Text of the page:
we know that you need to know that we, as responsible reviewers, have some quantifiable
categories to rate productions, and are not just relying on some undefinable
instinct or gut feeling. So to put your mind at ease, we will give you a logical
rating system based on the practitioner's vision / and the reviewer's response
of a particular production. Here it is then: ***** : Transcendent / Rapturous.
****: Crystal / Appreciative. ***: Transmitted / Thoughtful. **:Vague / Unsatisfied.
* : Uncommunicated / Mystified. Yet in the end, you will feel that this
is (1) a cheap attempt to justify the subjective arbitrariness of our rating
system (2) buttressed by an interest in the logical (and inevitable) categorisation
of such productions, which is (3) undermined by the cheapness of the attempt,
and (4) confused by the creeping feeling you are getting that we are dead serious
in our feeling that this rating system is an accurate description of the content,
intent and quality of the production. Oh please -- does it even matter now?
Look, at least we tried.
>>>>>LEAVE FOR A BETTER PLACE
I think I am Exodus-out. I have vague memories of that Charleston Heston
epic 'The Ten Commandments'; I have seen 'Prince of Egypt' more times
than I care to remember; I can still recall sequences from Ballet Magnificat's
'Deliver Us'; and I am in the process of walking a Bible-study group through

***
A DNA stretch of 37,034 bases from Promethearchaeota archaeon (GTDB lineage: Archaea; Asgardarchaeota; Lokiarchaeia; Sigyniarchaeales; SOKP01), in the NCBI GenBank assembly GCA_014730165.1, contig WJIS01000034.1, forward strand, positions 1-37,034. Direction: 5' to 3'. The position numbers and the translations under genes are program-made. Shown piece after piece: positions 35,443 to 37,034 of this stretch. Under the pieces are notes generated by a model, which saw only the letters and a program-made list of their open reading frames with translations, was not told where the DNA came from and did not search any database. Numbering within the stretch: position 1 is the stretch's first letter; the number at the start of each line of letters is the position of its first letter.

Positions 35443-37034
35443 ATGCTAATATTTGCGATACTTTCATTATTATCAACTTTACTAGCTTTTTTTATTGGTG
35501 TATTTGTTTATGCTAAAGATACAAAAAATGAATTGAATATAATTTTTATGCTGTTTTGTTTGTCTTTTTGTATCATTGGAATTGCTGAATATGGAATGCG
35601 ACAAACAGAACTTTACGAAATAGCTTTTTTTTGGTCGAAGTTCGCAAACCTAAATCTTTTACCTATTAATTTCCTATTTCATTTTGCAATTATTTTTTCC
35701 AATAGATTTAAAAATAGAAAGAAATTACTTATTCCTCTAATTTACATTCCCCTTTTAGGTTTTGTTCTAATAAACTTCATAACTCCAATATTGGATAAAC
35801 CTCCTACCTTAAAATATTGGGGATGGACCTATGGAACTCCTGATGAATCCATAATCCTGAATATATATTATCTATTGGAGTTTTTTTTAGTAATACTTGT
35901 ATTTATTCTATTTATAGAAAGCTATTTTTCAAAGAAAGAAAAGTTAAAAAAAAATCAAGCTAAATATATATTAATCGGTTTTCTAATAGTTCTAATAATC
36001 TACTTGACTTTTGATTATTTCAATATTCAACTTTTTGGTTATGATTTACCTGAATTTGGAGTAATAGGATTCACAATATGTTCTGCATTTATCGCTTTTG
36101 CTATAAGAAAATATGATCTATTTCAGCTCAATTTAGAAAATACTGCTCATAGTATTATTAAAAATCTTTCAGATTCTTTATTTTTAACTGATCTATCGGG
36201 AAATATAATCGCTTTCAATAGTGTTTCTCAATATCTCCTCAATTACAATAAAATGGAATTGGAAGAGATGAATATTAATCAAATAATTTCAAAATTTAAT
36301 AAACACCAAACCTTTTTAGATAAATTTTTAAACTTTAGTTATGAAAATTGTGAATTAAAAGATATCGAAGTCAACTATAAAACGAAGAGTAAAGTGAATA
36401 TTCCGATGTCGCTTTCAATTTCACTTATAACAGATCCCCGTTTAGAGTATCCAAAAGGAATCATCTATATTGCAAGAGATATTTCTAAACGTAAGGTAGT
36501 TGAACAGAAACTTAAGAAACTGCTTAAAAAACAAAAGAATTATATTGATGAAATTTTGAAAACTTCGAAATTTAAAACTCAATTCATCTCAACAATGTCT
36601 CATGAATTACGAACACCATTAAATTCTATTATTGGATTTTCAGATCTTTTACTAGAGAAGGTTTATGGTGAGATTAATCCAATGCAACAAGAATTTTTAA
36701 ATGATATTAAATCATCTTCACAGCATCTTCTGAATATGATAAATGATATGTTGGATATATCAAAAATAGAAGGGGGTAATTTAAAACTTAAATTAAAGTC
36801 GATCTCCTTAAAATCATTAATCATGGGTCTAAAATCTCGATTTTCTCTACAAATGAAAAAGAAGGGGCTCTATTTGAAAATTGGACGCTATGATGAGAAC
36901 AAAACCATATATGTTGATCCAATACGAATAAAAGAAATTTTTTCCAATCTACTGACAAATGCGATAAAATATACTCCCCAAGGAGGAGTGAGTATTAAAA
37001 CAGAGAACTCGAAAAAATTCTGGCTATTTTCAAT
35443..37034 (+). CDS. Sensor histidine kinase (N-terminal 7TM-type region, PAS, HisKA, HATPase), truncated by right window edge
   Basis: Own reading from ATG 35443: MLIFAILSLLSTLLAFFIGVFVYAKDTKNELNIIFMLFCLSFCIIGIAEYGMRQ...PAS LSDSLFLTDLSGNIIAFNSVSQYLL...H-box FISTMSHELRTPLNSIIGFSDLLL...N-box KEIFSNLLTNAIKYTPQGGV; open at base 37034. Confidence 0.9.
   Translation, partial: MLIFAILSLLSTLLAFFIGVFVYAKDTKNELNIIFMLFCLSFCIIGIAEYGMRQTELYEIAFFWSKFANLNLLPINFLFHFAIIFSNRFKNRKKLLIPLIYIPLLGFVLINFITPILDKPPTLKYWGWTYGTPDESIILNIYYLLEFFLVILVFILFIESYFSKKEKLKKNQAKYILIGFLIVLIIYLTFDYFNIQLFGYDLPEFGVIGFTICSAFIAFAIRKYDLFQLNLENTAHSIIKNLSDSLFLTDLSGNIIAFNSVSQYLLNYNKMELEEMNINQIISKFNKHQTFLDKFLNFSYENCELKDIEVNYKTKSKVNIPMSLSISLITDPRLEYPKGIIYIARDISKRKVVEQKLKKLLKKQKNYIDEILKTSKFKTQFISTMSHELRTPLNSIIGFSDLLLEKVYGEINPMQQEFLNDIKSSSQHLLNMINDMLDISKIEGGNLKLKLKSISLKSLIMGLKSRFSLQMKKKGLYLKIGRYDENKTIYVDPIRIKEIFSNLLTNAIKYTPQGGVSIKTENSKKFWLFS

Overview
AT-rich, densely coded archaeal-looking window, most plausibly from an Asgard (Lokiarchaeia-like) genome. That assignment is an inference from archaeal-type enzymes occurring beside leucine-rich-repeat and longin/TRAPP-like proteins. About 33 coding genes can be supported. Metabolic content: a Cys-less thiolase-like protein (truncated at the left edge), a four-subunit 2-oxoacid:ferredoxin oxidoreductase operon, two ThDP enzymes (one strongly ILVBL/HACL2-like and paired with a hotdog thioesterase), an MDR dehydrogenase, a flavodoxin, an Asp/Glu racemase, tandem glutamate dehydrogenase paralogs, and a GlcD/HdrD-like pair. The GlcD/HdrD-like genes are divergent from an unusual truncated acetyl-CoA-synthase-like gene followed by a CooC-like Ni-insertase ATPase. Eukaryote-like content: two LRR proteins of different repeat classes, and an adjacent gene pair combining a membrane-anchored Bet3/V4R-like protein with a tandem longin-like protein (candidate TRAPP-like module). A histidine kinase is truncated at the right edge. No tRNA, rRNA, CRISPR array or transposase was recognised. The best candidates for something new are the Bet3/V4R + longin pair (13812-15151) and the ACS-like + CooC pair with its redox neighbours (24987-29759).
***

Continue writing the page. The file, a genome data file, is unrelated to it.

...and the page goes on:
the book of Exodus. When I decided to review EXODUS: A JOURNEY OF FAITH
(a school musical, mind you) I wondered if I was in need of deliverance.
I went in
with my expectations suitably adjusted. There was no way I would hold
this musical to the same standards applicable for Broadway musicals (or
any that pretends to be one). So the static set did not particularly annoy
me. The few slightly mistimed lines and the teenage-awkwardness did not
grate on me. Not even the scribes' cheesy misinterpretation of putting
things on record could make my eyes roll. Quite the reverse, these were
strangely charming, perhaps because both cast and crew were so earnest
in making the musical work.
went beyond merely showcasing the spanking new premises to restating the
ethos of the school.'
What the first half lacked in energy, it made up with hummable tunes in
'Lead Me, I'll Follow' and 'Lamb, Little Lamb'. The use of primary school
children in 'Princes of Egypt' also upped the "aw-so-cute" factor,
although they seemed energetic only when they had to act spiteful. Perhaps
this is evidence of humanity's inherent evil?
half featured more high energy numbers like 'Pharaoh's Rap' and 'Four
Pests'. 'Go Moses' was an upbeat company effort' referencing 'Grease'
with much exuberance' and moving one to tap along. The finale 'To the
Promised Land' was a rousing number that had the whole hall clapping along.
Bravo to composers Kenneth Lyen and Chua Yao Zhang and music and choral
arranger Bang Wenfu.
Commissioned as a musical to mark the inauguration of the ACS Concert
Hall, EXODUS went beyond merely showcasing the spanking new premises to
restating the ethos of the school. The familiar account of the Hebrews'
deliverance from Egypt to serve the God of their fathers was undoubtedly
chosen to reflect ACS's history under God. With this musical, ACS has
charted a future that remains securely in divine providence.